Just-in-time, solving key challenges in logistics

The complexity of supply-chains is increasing drastically in recent years. Customers expect same-day or overnight shipping of products ordered online. To provide that and reduce the risks associated with high inventories, companies need to rethink their entire supply chain. The just-in-time (JIT) system is one possible solution. Developed in Japan in the 1930s the system soon captured the world. Yet, the challenges created in modern society force companies to modernize JIT. The following article describes the concept of JIT and its potential to solve modern-day challenges.

Hardly any other production concept has gained as much public attention as the just-in-time production system. Though it is a production concept, logistics plays a key role in creating a just-in-time production system. Just-in-time production has become the norm in almost every large producing company. Recent developments in technology like the internet of things (IoT) and the created opportunities for data mining allowed companies to further improve their systems. Grasping the concept of just-in-time production and monitoring key trends is detrimental for any company looking to improve its operational efficiency.

Before looking at recent developments affecting just-in-time production, the concept itself must be briefly introduced. Just-in-time production is part of the “Toyota Production System” and was first used by the company in 1938 (Parashar, 2016). It allowed Toyota to compete in the US-market. JIT production aims to decrease unnecessary storage of unneeded products (“waste”) and make the overall supply-chain leaner (Cyphus, 2015). Achieving this “leanness” allows producing companies to drastically reduce storage costs and thus overall production costs. The costs saved can be either transferred to the customer in form of lower prices or used to increase profits for the company (Calderone, 2017). Because of the large potentials offered by the just-in-time production system, many companies started to copy Toyota’s approach and the system soon became the norm in many industries. Yet, despite the advantages, the system has its disadvantages which must be kept in check. One of the largest ones is the risk of running out of parts because of logistics problems. For a long time, companies were reliant on their past experiences and predictions made by their suppliers about realistic time schedules. The internet of things can solve many of these problems. IoT Machines and systems constantly provide and communicate data about their status, their surroundings, and more (Burgess, 2018). This data can be analyzed to get real-time information about entire supply chains. Logistic departments can monitor KPIs of their supply chain in real-time. This helps to monitor problems before they arise, leading to a drastically decreased risk of uncertainty. Further technological advancements will make this planning even more reliable with advanced algorithms finding application in sophisticated tools. Creating a more efficient supply chain will become one of many key challenges companies have to solve to beat the increasing competition resulting from advancing globalization.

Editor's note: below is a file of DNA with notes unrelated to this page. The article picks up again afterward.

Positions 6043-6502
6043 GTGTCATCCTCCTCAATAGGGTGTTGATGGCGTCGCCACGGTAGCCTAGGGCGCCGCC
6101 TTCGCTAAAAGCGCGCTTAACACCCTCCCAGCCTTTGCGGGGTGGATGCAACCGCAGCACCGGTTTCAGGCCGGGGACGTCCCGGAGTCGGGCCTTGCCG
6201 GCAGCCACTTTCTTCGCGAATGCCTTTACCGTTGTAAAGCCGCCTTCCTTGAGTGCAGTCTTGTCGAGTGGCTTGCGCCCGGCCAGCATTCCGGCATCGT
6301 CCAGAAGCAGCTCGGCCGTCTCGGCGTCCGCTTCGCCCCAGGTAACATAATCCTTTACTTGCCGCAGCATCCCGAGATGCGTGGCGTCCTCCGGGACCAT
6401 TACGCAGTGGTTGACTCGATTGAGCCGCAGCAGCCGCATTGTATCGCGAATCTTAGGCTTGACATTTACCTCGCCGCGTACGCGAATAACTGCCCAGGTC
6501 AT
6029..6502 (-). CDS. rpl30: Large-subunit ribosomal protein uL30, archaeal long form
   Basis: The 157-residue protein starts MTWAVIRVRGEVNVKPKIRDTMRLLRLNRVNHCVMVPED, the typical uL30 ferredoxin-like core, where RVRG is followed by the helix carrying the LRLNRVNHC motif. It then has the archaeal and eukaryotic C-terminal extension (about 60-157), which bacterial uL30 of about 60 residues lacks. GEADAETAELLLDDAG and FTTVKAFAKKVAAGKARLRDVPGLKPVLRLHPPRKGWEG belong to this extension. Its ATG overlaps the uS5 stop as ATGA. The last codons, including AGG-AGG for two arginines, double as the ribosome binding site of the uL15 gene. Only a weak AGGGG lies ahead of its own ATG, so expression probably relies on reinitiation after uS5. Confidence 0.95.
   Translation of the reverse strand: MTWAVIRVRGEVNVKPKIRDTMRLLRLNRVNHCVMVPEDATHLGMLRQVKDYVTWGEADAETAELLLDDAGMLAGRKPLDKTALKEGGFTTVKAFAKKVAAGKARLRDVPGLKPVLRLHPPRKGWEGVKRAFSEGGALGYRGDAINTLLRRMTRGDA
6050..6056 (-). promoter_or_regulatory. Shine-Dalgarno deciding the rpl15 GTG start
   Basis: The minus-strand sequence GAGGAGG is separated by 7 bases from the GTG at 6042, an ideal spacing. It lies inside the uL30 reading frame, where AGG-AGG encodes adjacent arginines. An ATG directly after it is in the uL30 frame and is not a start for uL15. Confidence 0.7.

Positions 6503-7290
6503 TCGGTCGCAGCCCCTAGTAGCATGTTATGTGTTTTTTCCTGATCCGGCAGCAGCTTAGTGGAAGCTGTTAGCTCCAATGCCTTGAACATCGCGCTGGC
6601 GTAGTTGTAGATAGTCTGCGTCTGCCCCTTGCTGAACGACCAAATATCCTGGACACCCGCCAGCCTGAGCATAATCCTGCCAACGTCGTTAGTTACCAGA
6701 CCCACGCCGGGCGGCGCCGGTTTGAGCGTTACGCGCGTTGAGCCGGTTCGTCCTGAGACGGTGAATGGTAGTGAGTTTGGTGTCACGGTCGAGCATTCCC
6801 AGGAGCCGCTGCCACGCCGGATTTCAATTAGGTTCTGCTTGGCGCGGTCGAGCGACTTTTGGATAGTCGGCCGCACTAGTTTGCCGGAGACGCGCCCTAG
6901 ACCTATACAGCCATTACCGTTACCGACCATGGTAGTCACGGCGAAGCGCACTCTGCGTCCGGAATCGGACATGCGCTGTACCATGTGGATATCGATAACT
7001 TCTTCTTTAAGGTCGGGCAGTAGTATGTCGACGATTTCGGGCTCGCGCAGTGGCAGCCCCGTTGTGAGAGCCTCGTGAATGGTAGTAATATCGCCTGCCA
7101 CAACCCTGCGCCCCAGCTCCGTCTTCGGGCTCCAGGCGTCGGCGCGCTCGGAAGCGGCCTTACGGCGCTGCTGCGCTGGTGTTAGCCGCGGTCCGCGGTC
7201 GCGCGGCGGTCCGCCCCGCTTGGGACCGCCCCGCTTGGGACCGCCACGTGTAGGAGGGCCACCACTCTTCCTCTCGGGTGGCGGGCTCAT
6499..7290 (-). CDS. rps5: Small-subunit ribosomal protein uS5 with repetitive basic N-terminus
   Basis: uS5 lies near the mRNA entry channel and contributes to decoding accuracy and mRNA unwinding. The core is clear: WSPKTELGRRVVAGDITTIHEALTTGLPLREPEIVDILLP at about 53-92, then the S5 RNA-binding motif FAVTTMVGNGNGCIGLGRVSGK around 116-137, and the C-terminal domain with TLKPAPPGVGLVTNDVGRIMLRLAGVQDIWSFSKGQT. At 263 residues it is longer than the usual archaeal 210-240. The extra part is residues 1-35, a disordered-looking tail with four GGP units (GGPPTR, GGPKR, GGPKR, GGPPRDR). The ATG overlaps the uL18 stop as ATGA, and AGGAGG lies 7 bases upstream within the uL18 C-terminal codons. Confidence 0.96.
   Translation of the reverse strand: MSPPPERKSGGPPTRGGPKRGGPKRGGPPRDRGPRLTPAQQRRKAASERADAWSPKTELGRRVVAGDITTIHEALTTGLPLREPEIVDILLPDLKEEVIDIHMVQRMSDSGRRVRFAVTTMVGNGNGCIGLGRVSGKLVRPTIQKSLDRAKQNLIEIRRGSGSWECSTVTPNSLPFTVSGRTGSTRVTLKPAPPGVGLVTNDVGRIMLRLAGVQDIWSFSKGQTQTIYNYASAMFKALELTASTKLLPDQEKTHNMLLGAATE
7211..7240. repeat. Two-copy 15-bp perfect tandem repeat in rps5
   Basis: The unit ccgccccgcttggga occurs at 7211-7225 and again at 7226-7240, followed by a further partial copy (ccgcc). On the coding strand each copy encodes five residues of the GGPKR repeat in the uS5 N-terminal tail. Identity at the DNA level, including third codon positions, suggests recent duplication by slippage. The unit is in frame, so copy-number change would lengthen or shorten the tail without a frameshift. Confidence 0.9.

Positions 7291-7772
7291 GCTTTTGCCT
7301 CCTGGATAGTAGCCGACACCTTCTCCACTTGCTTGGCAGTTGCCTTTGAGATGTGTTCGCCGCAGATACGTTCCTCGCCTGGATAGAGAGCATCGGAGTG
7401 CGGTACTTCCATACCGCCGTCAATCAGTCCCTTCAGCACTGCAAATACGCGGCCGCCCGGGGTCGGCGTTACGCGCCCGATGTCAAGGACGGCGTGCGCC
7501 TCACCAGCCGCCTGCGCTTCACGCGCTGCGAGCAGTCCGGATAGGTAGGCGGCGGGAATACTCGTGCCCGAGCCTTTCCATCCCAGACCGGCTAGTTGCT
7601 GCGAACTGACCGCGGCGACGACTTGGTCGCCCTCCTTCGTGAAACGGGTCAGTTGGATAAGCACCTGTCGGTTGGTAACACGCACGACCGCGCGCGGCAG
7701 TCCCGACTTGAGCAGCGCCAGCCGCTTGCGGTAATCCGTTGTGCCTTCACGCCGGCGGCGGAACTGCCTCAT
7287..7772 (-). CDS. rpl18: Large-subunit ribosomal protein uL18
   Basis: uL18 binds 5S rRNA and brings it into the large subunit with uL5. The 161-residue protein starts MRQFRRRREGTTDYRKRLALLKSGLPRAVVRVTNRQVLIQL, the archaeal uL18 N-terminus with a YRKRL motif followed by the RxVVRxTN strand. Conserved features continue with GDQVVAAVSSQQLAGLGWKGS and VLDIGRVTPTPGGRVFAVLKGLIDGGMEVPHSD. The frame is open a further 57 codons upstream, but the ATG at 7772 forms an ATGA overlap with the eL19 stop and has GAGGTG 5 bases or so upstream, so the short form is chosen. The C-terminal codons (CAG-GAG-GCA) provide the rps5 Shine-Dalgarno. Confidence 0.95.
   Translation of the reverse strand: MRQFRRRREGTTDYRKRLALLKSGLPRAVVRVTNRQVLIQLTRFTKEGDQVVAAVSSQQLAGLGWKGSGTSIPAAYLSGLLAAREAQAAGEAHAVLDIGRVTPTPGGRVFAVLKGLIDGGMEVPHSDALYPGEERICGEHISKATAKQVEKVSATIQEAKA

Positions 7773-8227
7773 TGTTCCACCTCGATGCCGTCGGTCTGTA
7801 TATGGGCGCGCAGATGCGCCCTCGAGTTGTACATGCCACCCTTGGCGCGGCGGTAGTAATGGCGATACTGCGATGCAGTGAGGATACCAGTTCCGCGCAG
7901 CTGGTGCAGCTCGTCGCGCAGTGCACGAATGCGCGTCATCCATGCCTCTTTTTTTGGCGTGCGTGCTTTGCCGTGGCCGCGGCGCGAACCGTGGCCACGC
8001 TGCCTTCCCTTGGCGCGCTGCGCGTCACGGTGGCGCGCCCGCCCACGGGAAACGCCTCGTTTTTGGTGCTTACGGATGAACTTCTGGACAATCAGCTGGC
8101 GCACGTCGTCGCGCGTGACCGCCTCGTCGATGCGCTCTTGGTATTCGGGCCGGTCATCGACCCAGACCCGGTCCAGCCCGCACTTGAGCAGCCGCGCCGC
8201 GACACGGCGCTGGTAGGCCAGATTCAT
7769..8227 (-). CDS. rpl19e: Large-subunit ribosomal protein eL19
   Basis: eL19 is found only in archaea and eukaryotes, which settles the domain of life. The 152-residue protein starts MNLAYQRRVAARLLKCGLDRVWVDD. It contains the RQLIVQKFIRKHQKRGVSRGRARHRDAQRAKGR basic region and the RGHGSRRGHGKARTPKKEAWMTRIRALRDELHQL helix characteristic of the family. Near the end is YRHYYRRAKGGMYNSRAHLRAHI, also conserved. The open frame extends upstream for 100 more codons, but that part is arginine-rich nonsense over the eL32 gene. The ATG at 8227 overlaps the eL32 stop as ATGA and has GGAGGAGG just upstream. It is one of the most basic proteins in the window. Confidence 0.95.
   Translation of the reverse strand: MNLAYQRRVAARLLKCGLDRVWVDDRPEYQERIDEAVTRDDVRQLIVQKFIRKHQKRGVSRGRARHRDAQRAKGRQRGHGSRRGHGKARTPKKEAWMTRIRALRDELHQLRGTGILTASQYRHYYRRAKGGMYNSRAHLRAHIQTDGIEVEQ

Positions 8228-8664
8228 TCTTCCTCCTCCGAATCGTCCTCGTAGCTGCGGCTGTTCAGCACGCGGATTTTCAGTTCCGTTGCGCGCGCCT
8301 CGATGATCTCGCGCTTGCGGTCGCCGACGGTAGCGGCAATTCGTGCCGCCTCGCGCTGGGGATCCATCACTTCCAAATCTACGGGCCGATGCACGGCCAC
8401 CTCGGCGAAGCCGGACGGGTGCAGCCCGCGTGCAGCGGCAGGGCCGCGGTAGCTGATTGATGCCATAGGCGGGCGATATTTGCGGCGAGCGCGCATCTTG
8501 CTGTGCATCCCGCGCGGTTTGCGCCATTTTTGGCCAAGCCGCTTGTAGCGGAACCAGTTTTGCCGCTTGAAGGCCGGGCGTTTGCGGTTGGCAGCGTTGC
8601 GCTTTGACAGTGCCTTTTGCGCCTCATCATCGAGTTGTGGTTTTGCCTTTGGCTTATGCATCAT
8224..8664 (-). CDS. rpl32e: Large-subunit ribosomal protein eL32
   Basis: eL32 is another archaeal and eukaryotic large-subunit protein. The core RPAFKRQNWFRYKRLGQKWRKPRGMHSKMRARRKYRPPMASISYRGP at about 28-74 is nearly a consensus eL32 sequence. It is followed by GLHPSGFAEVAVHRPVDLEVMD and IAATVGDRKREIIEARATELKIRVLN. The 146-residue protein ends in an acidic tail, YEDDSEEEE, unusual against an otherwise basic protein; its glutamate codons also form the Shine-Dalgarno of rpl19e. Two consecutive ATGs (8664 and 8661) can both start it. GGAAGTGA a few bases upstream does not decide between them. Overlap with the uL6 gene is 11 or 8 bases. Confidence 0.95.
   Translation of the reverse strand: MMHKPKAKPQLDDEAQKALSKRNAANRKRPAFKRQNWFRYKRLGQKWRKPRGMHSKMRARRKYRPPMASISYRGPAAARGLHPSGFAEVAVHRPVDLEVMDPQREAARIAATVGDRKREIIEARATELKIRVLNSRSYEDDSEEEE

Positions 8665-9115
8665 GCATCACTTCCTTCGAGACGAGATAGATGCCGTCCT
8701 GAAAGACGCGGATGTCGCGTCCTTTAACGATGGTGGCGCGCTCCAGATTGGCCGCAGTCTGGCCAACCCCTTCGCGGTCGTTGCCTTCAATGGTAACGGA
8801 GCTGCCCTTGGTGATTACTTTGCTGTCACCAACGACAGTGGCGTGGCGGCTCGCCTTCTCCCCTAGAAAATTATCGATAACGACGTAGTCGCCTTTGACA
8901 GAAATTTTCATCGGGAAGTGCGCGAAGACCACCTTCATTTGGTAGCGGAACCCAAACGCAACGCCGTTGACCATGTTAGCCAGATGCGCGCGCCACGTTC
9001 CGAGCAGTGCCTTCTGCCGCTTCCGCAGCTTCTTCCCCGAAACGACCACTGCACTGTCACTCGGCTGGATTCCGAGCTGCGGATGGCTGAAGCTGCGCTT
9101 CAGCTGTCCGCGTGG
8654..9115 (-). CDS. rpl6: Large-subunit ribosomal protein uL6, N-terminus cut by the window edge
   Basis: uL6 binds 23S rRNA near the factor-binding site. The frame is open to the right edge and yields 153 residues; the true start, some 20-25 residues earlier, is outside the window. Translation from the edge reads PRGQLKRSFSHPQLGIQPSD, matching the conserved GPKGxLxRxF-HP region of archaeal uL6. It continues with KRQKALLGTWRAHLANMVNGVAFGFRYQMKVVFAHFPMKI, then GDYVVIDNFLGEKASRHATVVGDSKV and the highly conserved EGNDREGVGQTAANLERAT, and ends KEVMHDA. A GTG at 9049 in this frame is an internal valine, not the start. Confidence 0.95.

If you and your company want to be ahead of the competition contact OCCON today! Our team of high-skilled logistic experts can help to solve your logistics and procurement-related challenges. Our team members have experiences from a wide range of industries and are looking forward to working with you. At OCCON staying up to date is very important to allow our customers to capitalize on the latest trends in technology.

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